Intersex advocates address findings of Senate Committee into involuntary sterilisation
The findings from the Senate Committee Report into the involuntary or coerced sterilisation of intersex people in Australia have been released. The report recommends clear national guidelines to oversee treatment of intersex people by the medical community.
Intersex advocacy groups welcome the balanced approach of the senators on the committee and the move away from viewing intersex as a disorder.
Bonnie Hart, president of the Androgen Insensitivity Syndrome (AIS) Support Group Australia said the group was happy with the finding that genetic diversity is not a ‘problem’.
"The AIS Support Group Australia is happy that the committee has identified ‘intersex’ as the most acceptable term to describe our state of being within social and political landscapes and that the term 'differences of sexual development' be implemented within health environments.
“The committee has seen fit to state in conclusion ‘that genetic diversity is not a problem in itself’ mirroring our view that there is no inherent ‘disorder’ associated with being intersex.”
The Senate report also urged a legal oversight committee to oversee surgeries on intersex infants, who were unable to consent to surgeries.
However the AIS Support Group were concerned this did not go far enough towards protecting the rights of intersex children and are calling for a moratorium of all non-essential surgeries.
“We welcome the recommendations made by the committee for legal oversight of surgical treatments of intersex people who are unable to fully consent,” said Hart. “We are however concerned that with the stated lack of coherent long-term research in this field and the absence of ‘evidence to show that there are poor clinical or social outcomes from not assigning a sex to intersex infants’, that tribunals and courts may continue to permit irreversible medical interventions on intersex infants based on perceived psychosocial rationales.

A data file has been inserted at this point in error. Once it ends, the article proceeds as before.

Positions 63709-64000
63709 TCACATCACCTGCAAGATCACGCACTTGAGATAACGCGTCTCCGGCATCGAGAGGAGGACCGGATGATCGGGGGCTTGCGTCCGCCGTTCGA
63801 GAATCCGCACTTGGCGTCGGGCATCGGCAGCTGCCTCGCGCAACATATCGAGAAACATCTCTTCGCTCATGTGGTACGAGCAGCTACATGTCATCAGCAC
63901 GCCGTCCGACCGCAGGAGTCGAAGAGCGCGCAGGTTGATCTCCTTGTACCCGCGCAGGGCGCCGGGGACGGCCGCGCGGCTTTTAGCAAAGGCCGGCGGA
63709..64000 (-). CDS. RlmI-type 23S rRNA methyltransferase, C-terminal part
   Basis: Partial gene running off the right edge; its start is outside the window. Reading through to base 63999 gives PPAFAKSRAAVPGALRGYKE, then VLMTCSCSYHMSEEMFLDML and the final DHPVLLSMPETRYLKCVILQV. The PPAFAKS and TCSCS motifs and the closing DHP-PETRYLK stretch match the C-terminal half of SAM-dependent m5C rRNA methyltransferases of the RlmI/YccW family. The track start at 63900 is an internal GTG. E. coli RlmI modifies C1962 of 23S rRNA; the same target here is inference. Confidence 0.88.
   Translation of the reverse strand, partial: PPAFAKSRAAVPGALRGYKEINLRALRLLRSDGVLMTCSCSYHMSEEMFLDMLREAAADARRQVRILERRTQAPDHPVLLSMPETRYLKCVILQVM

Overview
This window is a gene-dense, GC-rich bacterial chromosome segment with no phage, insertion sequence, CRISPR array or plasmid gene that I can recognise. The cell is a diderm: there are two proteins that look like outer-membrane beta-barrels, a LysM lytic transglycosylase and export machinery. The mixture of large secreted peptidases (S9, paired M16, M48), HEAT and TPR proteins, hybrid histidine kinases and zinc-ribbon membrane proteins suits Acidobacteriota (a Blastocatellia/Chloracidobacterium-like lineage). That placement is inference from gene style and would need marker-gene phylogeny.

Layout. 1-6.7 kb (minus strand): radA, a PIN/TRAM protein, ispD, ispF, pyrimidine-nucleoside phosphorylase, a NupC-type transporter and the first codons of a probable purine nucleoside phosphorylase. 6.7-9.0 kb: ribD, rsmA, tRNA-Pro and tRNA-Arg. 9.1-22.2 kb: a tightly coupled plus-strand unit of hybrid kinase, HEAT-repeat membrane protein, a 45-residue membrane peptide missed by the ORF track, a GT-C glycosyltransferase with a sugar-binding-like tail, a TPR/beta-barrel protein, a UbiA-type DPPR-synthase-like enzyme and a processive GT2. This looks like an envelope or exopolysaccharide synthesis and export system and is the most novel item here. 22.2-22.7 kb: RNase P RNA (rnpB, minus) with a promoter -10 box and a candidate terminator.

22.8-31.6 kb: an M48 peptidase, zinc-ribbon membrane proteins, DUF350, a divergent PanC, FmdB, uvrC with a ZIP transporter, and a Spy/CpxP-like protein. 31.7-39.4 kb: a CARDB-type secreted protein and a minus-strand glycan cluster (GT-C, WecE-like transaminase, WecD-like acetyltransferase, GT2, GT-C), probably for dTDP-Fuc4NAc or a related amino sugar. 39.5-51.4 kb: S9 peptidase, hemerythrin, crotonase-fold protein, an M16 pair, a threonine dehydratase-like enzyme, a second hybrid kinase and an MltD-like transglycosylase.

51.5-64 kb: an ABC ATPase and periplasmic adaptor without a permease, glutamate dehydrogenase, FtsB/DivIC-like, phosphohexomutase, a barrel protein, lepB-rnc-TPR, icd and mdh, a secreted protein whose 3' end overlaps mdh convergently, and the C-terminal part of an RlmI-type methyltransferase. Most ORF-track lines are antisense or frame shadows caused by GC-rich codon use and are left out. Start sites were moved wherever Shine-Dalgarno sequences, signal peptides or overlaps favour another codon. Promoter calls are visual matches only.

“For this reason any court involvement in the decision making process would need to adhere to strict guidelines established with the maintenance of the intersex person’s human rights as it cornerstone.”
Morgan Carpenter, President of OII Australia agreed legal scrutiny was welcomed but it needed to be guided by human rights frameworks and guidelines to protect both the child and the future adult.
“It is essential that future court involvement be shaped by human rights considerations, informed by national guidelines, with the participation of the child, family, and support organisations,” said Carpenter.
“Guidelines must ensure the best protection of the rights of the child and future adult. Guidelines and national standards need to be human rights based, not simply medical in character, and they must be shaped with involvement from the community."
Carpenter said the Senate committee was impressed with the professionalism of intersex community organisations. However Carpenter suggested inclusion of intersex organisations in the policy development process was essential, as was funding for these organisations.
“We are still not equal partners - in the policy development process, the review and evaluation of guidance, or even in providing basic support to intersex people and our families. We remain unfunded. said Carpenter.
"Everything that we do is a measure of our commitment and concern but, still, all the work that we do is in our spare time. This urgently needs to change.”
Hart ifor her part s encouraged by the recommendation to adopt clear national guidelines for medical treatment or intersex people.
“The recommendation towards clear national guidelines to oversee the treatment of intersex people with the medical system is encouraging and welcomed. Such frameworks may have the potential to provide clinicians and parents the confidence in their actions to provide the best possible care of intersex infants and ensure adequate access to grievance processes, if needed, for all parties involved."